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So I've been trying to setup a studio in my new two story house. My upstairs is a large one room, loft like area that I want to use as my control room. There is a small door upstairs that leads to a uninsulated attic like storage space. In that space I drilled a doorknob sized hole in the floor. Directly below that hole is a closet to a bedroom downstairs. That bedroom is the room I want to use as my recording room. I ran my 8 channel snake and a 1/4 inch extension cord (from my interface) through the hole in the floor to the bedroom downstairs. But whenever I try to plugin anything downstairs (headphones, microphone) I just get electrocuted by anything metal (microphone, metal end of headphones). Any idea why this is happening? Is there a solution?


OBrien Tue, 10/20/2015 - 20:36

Pretty convoluted you get what you play for.

It's like you have a puzzle you present that has nothing to do with the saying "I have a piece of string in my long is it?"

Recreate the issue. If it is happening in one place it will continue to happen until you narrow it down. If it is happening everywhere then you need local help not mine.

Btw...any McKnuckleHead that would use an upstairs uninsulated room in the onset of winter to house sensitive equipment is asking for trouble to begin with. Think of the heat exchange and the potential condensation coupled with the heat of the day.

Chris Perra Tue, 10/20/2015 - 22:55

It's some kind of grounding issue. I'd call an electrician.

Check to see if you're ok in one room everything plugged into the same breaker/outlet. Then check the other if they are both ok by themselves but don't play nice together. The you know it's a difference of the 2 of them. If you have shocks everywhere it has something to do with your gear or both rooms have a grounding problem.

Unless it's a piece of gear that you can troubleshoot call an electrician.

paulears Wed, 10/21/2015 - 00:35

For goodness sake. There are two main types of electric shock. Static shock where charge builds up, often through leaky capacitors and insulated metalwork on case etc, where when you are grounded, the charge leaks away through you. Usually very low current so it hurts but isn't dangerous. It can wreck sensitive equipment. The other type is much more dangerous and occurs when one of your items or a chain of them is carrying your full mains input voltage, 110 or 220v. If the path between this and ground is through you, then you can die. Incidentally you are dead if you have been electrocuted. If you are alive, you got a shock! Do not use your hand or body to test the problem, use a meter. Current through your heart will kill you. Using the back of your hand just means the thinner skin is a more sensitive to low current, high voltage surfaces, and if the current is high it will burn there rather than conduct through your body. If you suspect your equipment and are unskilled, do NOT touch it, get somebody in who knows! If you are competent, then stick a meter on it and measure.

As I understand it in America it is common for homes to have electricity supply from multiple phases to give 220v on certain outlets. If you have fed your kit from 110v on one floor, and other kit is supplied from somewhere else, then you have double the voltage available, and faults can be much more serious.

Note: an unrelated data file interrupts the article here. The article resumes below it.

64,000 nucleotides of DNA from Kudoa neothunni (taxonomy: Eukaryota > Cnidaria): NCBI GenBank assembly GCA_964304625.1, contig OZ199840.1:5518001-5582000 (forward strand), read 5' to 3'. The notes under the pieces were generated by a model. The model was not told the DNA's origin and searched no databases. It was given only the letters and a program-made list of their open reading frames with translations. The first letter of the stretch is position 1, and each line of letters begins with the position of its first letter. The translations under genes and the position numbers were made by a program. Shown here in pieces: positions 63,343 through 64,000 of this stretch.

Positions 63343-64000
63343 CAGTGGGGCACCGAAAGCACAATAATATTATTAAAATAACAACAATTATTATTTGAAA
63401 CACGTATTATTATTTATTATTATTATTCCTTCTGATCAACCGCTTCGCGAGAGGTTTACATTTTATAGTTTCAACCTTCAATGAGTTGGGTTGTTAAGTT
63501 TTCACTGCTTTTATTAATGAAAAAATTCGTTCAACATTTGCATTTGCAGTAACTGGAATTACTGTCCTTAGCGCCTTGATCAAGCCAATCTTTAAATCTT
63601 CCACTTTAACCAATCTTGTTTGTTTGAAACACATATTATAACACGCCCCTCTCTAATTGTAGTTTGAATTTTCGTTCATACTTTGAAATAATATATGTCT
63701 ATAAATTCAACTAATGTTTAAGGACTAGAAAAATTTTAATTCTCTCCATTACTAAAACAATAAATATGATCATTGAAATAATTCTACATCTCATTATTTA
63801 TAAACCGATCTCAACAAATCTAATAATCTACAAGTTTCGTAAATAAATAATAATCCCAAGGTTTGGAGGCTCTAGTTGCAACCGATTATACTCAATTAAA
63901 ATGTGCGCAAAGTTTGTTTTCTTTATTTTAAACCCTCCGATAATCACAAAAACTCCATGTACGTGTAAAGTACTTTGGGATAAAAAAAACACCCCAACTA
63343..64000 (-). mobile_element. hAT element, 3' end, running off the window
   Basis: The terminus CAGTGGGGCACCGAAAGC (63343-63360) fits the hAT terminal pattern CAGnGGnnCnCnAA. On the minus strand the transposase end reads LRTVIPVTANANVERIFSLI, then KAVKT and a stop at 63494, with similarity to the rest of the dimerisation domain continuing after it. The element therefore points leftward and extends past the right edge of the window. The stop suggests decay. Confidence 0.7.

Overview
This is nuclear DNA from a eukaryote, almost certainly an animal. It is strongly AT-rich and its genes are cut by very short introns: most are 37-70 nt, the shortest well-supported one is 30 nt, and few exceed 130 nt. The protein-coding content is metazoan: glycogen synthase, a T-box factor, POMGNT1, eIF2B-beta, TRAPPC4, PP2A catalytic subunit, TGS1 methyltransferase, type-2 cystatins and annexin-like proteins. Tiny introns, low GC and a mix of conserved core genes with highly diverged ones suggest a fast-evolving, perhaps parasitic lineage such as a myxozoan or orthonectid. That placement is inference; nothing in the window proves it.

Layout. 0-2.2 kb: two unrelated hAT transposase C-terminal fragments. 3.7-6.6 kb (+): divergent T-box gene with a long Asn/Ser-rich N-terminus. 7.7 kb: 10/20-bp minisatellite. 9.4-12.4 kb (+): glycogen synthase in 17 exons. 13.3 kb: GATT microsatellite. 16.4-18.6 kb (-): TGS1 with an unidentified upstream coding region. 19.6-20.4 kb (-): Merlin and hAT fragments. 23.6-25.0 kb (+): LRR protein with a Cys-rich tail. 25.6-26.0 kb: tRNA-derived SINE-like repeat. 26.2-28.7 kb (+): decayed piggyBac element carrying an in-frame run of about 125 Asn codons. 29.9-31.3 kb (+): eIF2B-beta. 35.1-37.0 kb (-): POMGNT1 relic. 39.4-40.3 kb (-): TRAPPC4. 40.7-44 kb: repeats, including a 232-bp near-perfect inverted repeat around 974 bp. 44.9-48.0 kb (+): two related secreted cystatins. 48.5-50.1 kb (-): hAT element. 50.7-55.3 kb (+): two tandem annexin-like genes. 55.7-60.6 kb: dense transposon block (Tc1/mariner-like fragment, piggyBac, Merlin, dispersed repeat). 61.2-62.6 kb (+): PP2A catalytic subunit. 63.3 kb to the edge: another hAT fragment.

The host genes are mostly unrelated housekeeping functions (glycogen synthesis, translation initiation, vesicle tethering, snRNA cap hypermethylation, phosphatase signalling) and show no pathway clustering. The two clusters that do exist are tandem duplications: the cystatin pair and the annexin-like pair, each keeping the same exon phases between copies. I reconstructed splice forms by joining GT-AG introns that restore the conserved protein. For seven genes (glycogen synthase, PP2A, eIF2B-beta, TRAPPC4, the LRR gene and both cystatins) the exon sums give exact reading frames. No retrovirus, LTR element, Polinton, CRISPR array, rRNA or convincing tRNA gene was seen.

Ground loops, often spoken about are quite different. Very small voltage differences in the ground potential inducing hums. If something gives you a shock, then that is more serious. The safety ground may have been lost somewhere, and a different fault condition has occurred, that the lack of grounding is not able to protect you from. If you can't identify it yourself, then you MUST get somebody in. This is not something to fiddle with or get advice on a forum.

It could be a stray wire in one bit of kit, connecting live to ground, and a failed ground not tripping a breaker. It could be a safer problem. Tube equipment in fault conditions often put half the supply voltage on the chassis when things go wrong, centre tapped transformers sometimes being the culprit. So many causes, we can't guess at a distance.

The only advice is consult an expert.

If you know what you are doing, you could disconnect everything, spend a small amount on a meter and add kit, bit by bit checking the cases for voltage, one by one as you connect them. That, however, is stupid unless you can do it safely.

pcrecord Wed, 10/21/2015 - 02:54

Brien Holcombe, post: 433211, member: 48996 wrote: Polarity doesn't matter with AC goes in and it comes out.

Maybe polarity is not the right word.. remember I'm a french guy ;)
If I put the live wire to the outlet's ground pin and the ground wire to the positive or negative pin of the outlet. I think it mathers because you are sending live current to everything that is grounded..
Anyway, that's the idea why I suggested the tester. But even if that's not the problem, the tester cost is lower than 10$, everyone should have one ! If you get faulty results, you have an idea someone made a mistake in the wires and then you have something to say to the electrician... If every outlets of your home are OK.. I doubt an electician can help but hey... like other say, no chances to take !

paulears Wed, 10/21/2015 - 04:29

In AC circuits it is Live and neutral - the neutral nowadays is often exactly the same potential as ground where the cable comes into the building. You just can't say polarity, because it changes every 50/60th of a second.

Sticking a meter between say, the case of a microphone, and something grounded - like a water pipe (on the AC range) should give you zero volts. If you get a couple of volts, this can be quite normal, but be the reason you might get the odd hum. Anything over half mains voltage is worrying. In most cases of this, there is very little current - but still makes your lip or cheek tingle if your guitar is properly grounded and the recording equipment or mixer isn't! In the event of a proper fault, where the casing is connected direct to the mains live feed somewhere, then instead of a tingle, you will at best be on the floor, and worst - electrocuted and very dead.

A meter takes a short time to master, and at the very least, will warn you something is wrong. It won't help you fix it - but a reading of 110, or worse, 220 is enough to make sure you really do find somebody who can sort it for you. With the US mains voltage less than ours, the old electricians trick of a fleeting wipe of a suspicious wire is not quite so bad, and a few old timers here still do the same thing - but it's wrong and is a stupid risk to take. If you get a shock, touching it again is plain daft.